Less Dashing To Find The Cell Phone

New cordless gear lets you pick up your mobile from any set in the house

I have been intrigued for a couple of years now by gadgets that can make your cell phone and home phone work better together. They let you use any phone in your house to make and receive cell calls. That means you can use regular cordless (or corded) handsets to take advantage of free long-distance minutes on your cell plan. You can get several family members on extensions to share the weekly call to the grandparents. And you can answer cell calls in dead zones, places in your house where the signal doesn't reach.

Now three companies -- Motorola (MOT ), RCA, and Uniden -- have come out with cordless phone systems that almost seamlessly integrate home and cell phones. They're a huge improvement over the adapters sold by a couple of small companies, which let you hook up your cell to a single conventional phone.

You can see how these new units work just by looking at the handsets. The simplest have buttons that say "land" and "mobile," or "home" and "cell." Pick up the handset, choose the line you want to use, and make your call. You also can program the systems to use different ringtones so you know whether you're getting a call on your land line or cell phone.

I used all three for a couple of weeks and liked the RCA 23200 and Motorola SD4500 Series models the best. Their setups are similar. Each comes with a base station, which includes a cordless handset, and a separate docking station for your cell phone. You plug the base into a phone jack and an electric outlet. The docking station, which also recharges your phone, requires only an electrical outlet. The idea is that you can put it someplace else in your house -- either a convenient location, such as where you usually recharge your cell, or in the spot that gets the clearest cellular reception.

The RCA system sells for $120 to $130, and extra handsets run about $50 apiece. (The system can handle up to two more.) Each component of Motorola's is sold separately so that you can piece together the system you need. The cell dock runs $72 to $98, depending on where you buy it. There's a simple handset and base station ($52 to $66) like RCA's, and others that include answering machines ($52 to $90). You can add up to seven extra handsets for $40 to $50 each. There's also a video camera, which I didn't test, in case you want to use the system to monitor a baby's room, for example.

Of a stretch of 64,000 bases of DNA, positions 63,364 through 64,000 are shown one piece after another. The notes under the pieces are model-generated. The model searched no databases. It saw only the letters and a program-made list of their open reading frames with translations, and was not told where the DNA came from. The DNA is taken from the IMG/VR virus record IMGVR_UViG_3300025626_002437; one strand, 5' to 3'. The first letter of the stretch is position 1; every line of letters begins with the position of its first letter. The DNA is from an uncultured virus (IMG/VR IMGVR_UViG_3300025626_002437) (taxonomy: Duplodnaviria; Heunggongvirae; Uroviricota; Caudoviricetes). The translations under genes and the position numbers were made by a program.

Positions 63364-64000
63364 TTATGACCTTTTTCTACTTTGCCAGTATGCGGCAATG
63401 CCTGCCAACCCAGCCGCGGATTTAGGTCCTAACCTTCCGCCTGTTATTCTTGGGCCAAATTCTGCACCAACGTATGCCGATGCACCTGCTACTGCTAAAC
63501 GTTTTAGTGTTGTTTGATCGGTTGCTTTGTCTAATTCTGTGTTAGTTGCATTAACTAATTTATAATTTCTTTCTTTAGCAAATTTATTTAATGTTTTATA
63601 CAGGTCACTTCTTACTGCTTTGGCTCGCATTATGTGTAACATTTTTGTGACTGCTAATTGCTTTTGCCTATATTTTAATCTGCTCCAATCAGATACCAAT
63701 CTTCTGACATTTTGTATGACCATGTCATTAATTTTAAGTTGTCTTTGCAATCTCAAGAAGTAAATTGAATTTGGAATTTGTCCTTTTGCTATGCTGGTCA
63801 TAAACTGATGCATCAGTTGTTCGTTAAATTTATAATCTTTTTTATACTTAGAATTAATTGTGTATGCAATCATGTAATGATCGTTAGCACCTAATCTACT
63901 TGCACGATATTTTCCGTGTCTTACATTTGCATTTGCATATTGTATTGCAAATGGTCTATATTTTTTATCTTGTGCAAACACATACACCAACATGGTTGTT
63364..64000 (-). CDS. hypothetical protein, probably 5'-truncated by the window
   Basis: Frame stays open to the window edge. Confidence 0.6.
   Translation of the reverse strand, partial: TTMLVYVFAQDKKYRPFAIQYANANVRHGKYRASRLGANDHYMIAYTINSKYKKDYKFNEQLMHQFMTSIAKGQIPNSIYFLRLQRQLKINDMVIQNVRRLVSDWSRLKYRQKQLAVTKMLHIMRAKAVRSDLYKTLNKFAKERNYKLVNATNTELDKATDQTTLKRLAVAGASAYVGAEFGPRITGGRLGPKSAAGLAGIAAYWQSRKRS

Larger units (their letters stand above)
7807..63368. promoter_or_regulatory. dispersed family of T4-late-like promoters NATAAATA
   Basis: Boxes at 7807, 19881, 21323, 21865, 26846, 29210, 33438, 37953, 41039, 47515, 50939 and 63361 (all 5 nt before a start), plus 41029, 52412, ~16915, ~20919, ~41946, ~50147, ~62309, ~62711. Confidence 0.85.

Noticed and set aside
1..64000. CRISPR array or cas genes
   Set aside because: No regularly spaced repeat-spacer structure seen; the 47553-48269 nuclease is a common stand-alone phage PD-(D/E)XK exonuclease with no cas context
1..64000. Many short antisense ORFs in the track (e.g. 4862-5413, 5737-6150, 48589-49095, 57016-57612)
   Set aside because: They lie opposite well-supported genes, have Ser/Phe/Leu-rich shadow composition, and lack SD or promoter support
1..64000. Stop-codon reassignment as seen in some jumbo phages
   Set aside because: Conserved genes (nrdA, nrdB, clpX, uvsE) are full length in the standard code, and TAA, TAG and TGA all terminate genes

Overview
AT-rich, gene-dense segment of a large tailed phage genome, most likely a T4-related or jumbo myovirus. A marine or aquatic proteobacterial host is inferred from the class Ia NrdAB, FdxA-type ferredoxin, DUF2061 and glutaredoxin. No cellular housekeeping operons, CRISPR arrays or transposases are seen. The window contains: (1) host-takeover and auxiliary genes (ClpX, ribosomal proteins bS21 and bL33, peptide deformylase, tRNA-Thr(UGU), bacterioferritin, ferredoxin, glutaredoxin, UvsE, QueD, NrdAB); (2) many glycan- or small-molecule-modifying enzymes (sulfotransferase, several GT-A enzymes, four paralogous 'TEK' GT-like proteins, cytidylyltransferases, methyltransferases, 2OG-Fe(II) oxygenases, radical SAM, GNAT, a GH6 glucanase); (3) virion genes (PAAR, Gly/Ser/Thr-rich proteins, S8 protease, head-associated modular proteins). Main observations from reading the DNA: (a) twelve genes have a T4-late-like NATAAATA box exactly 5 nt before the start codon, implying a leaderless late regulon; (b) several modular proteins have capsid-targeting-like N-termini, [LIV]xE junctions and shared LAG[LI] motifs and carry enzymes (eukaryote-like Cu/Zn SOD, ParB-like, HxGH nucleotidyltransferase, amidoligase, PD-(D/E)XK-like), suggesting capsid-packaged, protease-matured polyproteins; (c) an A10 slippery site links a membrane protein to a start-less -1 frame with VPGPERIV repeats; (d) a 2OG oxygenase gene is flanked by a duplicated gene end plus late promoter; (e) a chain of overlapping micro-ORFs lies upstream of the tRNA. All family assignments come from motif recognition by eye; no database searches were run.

Uniden took a more ambitious approach, and it doesn't work as well. At around $250, it's the most expensive of the three systems. Instead of a docking station, your cell and the cordless phones are connected by a Bluetooth radio link. I had trouble getting the connection to work on a Nokia 6682, a brand-new Bluetooth phone: The Uniden's flip-open handset would connect to the cell phone and dial the number, but I couldn't talk over it or hear the person I had called. It worked fine, however, with a Nokia (NOK ) 7610 phone.

After I got it working, I discovered that the Uniden cordless phone didn't have the range of the RCA and Motorola systems. It would just drop the call if I got too far away. That's not a Bluetooth problem; the cordless phone just isn't as good.


If you really want a Bluetooth connection between your cell and home phones, check out the Dock-N-Talk ($210 with the Bluetooth module) at phonelabs.com. It doesn't come with a cordless phone, but if you already have one, you can plug it in and make cell calls using that phone. To get it to work much the same way as the new phone systems -- with both cell and land-line service -- you'll need to get a cordless phone system that's designed to handle two separate land lines.

None of the systems work with all cell phones. Because Bluetooth units bypass the proprietary hardware connections that cell-phone makers use, they theoretically will work with the most. Uniden says it has tested the phone with 36 models, and Dock-N-Talk works with more than 600, though you'll have to buy a $20 adapter cable to use it with non-Bluetooth phones. RCA's comes with adapters for Motorola, Nokia, and Sony Ericsson phones and can handle about 60 models. Motorola's only works with Motorola phones, and not even all of those. (It couldn't accept my V220, for example.)

All three phones come with Caller ID and a memory for speed-dialing your calls. With extra handsets, two people can use the phones simultaneously, one on the land line and one on the cell. And you can use the Uniden and Motorola phones as an intercom within your home.

You don't even need a land line for these systems to work. If you have an old cell phone lying around, add it to your mobile service plan for an extra $10 per month or so, and drop it into a docking station. You'll get most of the advantages of both land and wireless -- multiple extensions throughout the house and free long-distance calls and voice mail -- without a monthly home phone bill.

To see how these cell phone docking stations work, watch BusinessWeek Weekend. Please check your local TV listings or go to businessweekweekend.com to view this and other stories from our weekly TV program.

By Larry Armstrong

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